During his interaction with the participants, Dr. S. N. Rao, Associate Professor & Head, CESD, NIRDPR mentioned that trans community members feel trapped in the wrong body. Becoming transgender is an expression of choosing right body at the right time. Transgender is an expression of many ways of expressing being human. Dr. S. N. Rao mentioned that transgender community was revered in epics as Lord Rama gave them the power to bless. In puranas, Tritiya Prakriti is an expression of transgender people. Arjun becoming Bruhannala in Mahabharatha and Lord Krishna becoming Mohini to marry Aravan (son of Arjun) were the instances that shows the expression of transgender. Till the reign of Mughals, transgenders were revered. The British period saw the discrimination of transgenders, which is continuing even now. But after passing of the Transgender Act, 2019, many States have accepted them and have accorded a pivotal position in the society.

Ms. Tripti Tandon, Advocate, Supreme Court, New Delhi, who discussed the Transgender Act 2019, noted that few States have not yet implemented the provisions of the Act. She added that the journey to bring the transgender community into the mainstream of the society has begun.

Dr. Rajesh Kumar, Director, National Resource Centre for Transgender, Delhi University mentioned that transgender community faces a lot of discrimination in educational institutions. “There were instances of the boys and girls leaving the class when the transgender students stepped in. But after awareness among the students about the transgenders, the students have started accepting the community,” he said. 

Dr. Aslam, another participant, mentioned that transgender community faces livelihood problems. “Even though they are skilled, once the employer comes to know about their gender, transgenders are removed from employment. They are forced into begging and prostitution,” he said.

Sister Amitha Polimetla mentioned that though transgenders are imparted training on different skills, finding employment remains a tough task for them. “For transgender community, getting identity cards is a Herculean task. The officials were not aware about the process of issuing identity cards,” she said, adding that she made several officials aware of this problem and helped many from the transgender community to secure identity cards. Sister Amitha Polimetla wanted the authorities to provide them employment to lead a life of dignity.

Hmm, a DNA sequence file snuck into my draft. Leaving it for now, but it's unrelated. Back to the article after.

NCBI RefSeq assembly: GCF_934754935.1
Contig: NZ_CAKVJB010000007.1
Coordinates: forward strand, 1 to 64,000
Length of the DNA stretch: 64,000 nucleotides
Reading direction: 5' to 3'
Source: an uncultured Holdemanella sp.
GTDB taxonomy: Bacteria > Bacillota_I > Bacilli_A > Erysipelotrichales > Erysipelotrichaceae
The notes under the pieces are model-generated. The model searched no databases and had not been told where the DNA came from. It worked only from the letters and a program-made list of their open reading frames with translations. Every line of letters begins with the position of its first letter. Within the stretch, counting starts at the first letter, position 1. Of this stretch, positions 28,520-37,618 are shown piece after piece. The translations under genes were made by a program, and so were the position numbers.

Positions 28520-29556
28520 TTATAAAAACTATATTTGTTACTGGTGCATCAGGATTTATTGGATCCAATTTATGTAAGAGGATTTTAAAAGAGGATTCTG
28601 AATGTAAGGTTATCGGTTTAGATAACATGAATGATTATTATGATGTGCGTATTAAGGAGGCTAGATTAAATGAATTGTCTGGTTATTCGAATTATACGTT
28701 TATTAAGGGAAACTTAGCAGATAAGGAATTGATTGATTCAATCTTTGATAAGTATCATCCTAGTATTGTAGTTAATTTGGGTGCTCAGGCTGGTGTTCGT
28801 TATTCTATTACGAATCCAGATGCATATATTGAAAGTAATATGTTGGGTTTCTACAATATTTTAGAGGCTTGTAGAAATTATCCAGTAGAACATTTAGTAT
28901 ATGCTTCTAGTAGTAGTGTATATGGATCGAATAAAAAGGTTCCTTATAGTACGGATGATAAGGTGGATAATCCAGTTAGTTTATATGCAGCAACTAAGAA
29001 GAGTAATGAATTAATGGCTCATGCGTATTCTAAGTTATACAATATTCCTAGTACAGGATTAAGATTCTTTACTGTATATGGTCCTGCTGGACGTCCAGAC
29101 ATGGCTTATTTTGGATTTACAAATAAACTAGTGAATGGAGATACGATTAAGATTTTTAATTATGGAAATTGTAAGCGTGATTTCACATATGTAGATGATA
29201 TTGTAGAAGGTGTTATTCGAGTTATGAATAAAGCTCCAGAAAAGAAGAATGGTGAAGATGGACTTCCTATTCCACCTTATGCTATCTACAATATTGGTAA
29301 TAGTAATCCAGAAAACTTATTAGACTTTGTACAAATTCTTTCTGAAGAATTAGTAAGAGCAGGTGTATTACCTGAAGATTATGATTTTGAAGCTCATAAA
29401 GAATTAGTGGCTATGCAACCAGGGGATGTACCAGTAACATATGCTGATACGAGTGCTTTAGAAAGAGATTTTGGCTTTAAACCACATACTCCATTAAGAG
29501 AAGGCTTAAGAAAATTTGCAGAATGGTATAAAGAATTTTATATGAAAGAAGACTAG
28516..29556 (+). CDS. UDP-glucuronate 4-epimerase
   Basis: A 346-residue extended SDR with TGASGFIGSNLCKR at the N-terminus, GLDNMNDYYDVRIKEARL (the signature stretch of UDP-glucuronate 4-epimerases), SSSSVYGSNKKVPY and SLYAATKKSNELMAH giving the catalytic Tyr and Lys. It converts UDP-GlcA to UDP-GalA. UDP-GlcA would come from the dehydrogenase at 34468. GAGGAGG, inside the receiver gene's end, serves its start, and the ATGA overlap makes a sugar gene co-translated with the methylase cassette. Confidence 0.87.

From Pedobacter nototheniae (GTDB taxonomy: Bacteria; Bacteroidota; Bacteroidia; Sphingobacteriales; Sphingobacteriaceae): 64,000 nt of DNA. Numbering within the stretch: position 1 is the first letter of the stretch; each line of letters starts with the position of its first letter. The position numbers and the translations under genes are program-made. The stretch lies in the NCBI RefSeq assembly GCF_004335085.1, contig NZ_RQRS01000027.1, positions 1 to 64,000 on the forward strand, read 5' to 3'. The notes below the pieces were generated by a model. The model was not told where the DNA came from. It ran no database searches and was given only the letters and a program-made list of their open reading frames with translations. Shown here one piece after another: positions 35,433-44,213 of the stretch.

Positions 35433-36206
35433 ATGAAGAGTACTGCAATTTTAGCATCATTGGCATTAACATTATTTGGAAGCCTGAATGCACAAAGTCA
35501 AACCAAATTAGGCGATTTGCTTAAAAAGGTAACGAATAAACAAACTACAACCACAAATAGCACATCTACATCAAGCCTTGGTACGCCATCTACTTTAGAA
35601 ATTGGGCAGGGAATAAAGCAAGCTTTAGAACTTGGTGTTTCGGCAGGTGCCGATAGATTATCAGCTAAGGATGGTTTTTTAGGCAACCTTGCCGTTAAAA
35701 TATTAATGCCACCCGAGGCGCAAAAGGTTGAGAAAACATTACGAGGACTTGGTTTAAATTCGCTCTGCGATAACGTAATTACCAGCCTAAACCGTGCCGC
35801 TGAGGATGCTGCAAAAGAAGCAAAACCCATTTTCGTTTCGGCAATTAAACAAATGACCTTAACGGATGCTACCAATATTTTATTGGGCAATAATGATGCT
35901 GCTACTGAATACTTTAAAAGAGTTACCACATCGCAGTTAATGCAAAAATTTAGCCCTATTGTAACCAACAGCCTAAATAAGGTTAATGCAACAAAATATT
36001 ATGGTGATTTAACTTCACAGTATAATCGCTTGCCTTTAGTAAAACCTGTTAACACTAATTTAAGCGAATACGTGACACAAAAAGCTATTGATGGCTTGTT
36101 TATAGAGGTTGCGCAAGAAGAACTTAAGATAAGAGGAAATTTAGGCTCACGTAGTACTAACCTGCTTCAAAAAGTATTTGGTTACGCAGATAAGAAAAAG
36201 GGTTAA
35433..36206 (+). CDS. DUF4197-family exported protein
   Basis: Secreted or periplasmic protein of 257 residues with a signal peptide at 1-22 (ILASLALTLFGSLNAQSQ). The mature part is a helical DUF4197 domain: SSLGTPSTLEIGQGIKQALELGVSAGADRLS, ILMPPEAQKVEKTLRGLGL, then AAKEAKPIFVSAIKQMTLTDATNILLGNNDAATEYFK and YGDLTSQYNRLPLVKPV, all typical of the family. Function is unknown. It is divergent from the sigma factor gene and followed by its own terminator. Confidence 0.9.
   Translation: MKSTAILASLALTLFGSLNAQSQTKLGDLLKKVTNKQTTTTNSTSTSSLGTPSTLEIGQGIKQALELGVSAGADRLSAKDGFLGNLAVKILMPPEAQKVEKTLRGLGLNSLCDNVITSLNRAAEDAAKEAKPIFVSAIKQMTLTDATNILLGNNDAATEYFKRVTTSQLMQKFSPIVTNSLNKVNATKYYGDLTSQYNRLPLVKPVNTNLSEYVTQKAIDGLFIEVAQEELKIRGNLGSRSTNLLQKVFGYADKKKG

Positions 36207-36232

Ms. Gladis. S. Mathew mentioned that there is a hierarchal system among the transgender community, i.e. the Guru and chela system. “Though few transgender community members want to live with dignity, they are forced into begging and prostitution, by the attitude of Gurus. A new transgender has to pay Rs. 30,000 per month to the Guru. It is difficult to source the amount and finally, the new members fall into the trap of begging and prostitution,” she noted.

Ms. Swati Bidhan, Advocate, High court of Assam and a member of the transgender community observed that people in the North-Eastern region accept the transgenders, but discrimination persists in the mainland. “The empowerment process for transgender community has started. Even though it requires time, they will be empowered,” she said.

          Smt. Radhika Chakravarthy, Joint Secretary, MoSJE, GoI, delivering the Valedictory Address.

Shri Abinesh Kumar Ray, Consultant, NIRDPR pointed out that technical skills play a vital role in employment and career of transgender community.

Dr. Akash Deep Arora, Deputy Director of Indira Gandhi Panchayati Raj & Gramin Vikas Sansthan, Jaipur highlighted the four barriers – physical barriers, communication barriers, system barriers and attitudinal barriers – for inclusiveness of transgender community and added that the removal of these barriers would make inclusiveness of transgender community easy.